Update of Ablative Fractionated Lasers to Enhance Cutaneous Topical Drug Delivery

Update of Ablative Fractionated Lasers to Enhance Cutaneous Topical Drug Delivery Ablative fractional lasers (AFXL) enhance uptake of therapeutics and this newly emerging field is called laser-assisted drug delivery (LAD). This new science has emerged over the past decade and is finding its way into clinical practice. LAD is poised to change how medicine delivers drugs. Topical and systemic application of pharmaceutical agents for therapeutic effect is an integral part of medicine. With topical therapy, the stratum corneum barrier of the skin impairs the ability of drugs to enter the body. The purpose of LAD is to alter the stratum corneum, epidermis, and dermis to facilitate increased penetration of a drug, device, or cell to its respected target. AFXL represents an innovative, non-invasive strategy to overcome the epidermal barrier. LAD employs three steps: (1) breakdown of the skin barrier with a laser, (2) optional use a laser for a therapeutic effect, (3) delivery of the medicine through laser channels to further enhance the therapeutic effect. The advantages of using lasers for drug delivery include the ease of accessibility, the non-invasive aspect, and its effectiveness. By changing the laser settings, one may use LAD to have a drug remain locally within the skin or to have systemic delivery. Many drugs are not intended for use in the dermis and so it has yet to be determined which drugs are appropriate for this technique. It appears this developing technology has the ability to be a new delivery system for both localized and systemic delivery of drugs, cells, and other molecules. With responsible development AFXL-assisted drug delivery may become a new important part of medicine. http://www.deepdyve.com/assets/images/DeepDyve-Logo-lg.png Advances in Therapy Springer Journals

Update of Ablative Fractionated Lasers to Enhance Cutaneous Topical Drug Delivery

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Publisher
Springer Healthcare
Copyright
Copyright © 2017 by The Author(s)
Subject
Medicine & Public Health; Internal Medicine; Oncology; Cardiology; Rheumatology; Endocrinology; Pharmacology/Toxicology
ISSN
0741-238X
eISSN
1865-8652
D.O.I.
10.1007/s12325-017-0516-9
Publisher site
See Article on Publisher Site

Abstract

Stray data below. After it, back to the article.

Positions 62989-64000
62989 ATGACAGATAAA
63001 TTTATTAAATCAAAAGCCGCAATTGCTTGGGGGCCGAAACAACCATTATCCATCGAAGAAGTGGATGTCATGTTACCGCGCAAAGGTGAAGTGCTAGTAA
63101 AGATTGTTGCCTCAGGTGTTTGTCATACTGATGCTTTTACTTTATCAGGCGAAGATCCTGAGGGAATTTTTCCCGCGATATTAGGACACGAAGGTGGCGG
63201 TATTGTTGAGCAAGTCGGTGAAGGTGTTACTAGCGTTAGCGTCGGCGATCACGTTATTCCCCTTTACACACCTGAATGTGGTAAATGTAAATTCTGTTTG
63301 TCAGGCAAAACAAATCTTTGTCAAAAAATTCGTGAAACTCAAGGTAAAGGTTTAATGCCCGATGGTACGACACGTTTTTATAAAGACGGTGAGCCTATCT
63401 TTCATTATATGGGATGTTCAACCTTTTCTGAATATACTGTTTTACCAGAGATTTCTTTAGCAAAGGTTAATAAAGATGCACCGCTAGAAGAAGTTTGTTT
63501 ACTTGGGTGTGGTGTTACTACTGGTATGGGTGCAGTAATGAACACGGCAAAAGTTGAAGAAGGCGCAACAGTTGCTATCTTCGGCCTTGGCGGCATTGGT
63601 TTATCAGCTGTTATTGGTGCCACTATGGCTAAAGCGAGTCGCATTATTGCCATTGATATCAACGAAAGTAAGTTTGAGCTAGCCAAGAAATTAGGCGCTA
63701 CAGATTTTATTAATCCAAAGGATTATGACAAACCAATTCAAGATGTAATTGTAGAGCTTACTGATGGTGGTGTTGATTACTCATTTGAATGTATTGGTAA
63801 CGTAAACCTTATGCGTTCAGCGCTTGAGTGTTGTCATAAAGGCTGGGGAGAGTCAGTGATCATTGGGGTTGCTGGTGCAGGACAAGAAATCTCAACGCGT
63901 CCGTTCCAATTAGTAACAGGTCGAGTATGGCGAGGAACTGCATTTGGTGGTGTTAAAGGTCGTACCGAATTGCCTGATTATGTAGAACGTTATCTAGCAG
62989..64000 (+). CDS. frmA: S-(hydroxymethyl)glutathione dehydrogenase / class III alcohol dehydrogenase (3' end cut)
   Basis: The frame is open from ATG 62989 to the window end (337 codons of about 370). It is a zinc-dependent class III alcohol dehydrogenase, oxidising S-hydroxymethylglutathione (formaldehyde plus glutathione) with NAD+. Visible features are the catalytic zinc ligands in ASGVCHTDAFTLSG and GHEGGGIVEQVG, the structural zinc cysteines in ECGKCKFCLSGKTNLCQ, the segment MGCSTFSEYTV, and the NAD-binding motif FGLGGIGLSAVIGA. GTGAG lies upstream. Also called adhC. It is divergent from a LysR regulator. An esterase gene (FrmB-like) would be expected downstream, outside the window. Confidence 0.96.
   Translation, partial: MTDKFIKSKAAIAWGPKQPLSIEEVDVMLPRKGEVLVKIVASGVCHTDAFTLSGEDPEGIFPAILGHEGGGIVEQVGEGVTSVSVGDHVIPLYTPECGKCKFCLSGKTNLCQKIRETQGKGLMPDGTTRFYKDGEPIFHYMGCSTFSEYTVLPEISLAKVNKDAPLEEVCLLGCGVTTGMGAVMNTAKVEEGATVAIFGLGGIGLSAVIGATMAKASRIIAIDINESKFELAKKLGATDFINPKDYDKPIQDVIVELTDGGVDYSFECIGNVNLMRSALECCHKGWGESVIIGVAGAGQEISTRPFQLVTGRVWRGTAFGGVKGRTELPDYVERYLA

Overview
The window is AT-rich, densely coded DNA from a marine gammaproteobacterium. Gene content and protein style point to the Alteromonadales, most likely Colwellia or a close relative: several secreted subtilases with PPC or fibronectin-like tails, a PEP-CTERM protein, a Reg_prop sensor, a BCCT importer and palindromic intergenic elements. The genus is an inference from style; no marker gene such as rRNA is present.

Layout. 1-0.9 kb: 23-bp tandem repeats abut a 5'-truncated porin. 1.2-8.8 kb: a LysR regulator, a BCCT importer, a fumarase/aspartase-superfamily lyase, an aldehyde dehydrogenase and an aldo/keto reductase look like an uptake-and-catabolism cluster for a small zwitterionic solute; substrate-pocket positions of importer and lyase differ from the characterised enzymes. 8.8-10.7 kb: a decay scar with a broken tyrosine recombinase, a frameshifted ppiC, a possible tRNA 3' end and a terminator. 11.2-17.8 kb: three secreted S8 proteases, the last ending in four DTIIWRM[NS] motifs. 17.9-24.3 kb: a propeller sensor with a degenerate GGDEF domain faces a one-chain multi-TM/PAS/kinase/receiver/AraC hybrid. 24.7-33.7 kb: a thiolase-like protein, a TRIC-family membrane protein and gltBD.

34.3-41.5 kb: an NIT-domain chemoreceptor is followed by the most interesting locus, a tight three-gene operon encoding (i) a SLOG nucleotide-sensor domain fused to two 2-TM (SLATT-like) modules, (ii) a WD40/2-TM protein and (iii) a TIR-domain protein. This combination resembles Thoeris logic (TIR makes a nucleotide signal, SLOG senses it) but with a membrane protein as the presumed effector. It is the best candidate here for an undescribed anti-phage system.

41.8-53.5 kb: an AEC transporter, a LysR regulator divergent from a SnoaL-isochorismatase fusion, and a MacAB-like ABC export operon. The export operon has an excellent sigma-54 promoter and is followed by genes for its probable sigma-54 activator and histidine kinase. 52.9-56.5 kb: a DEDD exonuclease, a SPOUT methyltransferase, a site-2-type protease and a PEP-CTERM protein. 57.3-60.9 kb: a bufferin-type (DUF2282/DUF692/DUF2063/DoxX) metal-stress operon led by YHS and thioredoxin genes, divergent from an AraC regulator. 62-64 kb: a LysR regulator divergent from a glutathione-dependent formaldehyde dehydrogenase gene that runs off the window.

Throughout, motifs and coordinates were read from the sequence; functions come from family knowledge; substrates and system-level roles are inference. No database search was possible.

Ablative fractional lasers (AFXL) enhance uptake of therapeutics and this newly emerging field is called laser-assisted drug delivery (LAD). This new science has emerged over the past decade and is finding its way into clinical practice. LAD is poised to change how medicine delivers drugs. Topical and systemic application of pharmaceutical agents for therapeutic effect is an integral part of medicine. With topical therapy, the stratum corneum barrier of the skin impairs the ability of drugs to enter the body. The purpose of LAD is to alter the stratum corneum, epidermis, and dermis to facilitate increased penetration of a drug, device, or cell to its respected target. AFXL represents an innovative, non-invasive strategy to overcome the epidermal barrier. LAD employs three steps: (1) breakdown of the skin barrier with a laser, (2) optional use a laser for a therapeutic effect, (3) delivery of the medicine through laser channels to further enhance the therapeutic effect. The advantages of using lasers for drug delivery include the ease of accessibility, the non-invasive aspect, and its effectiveness. By changing the laser settings, one may use LAD to have a drug remain locally within the skin or to have systemic delivery. Many drugs are not intended for use in the dermis and so it has yet to be determined which drugs are appropriate for this technique. It appears this developing technology has the ability to be a new delivery system for both localized and systemic delivery of drugs, cells, and other molecules. With responsible development AFXL-assisted drug delivery may become a new important part of medicine.

Journal

Advances in TherapySpringer Journals

Published: Jul 7, 2017

References

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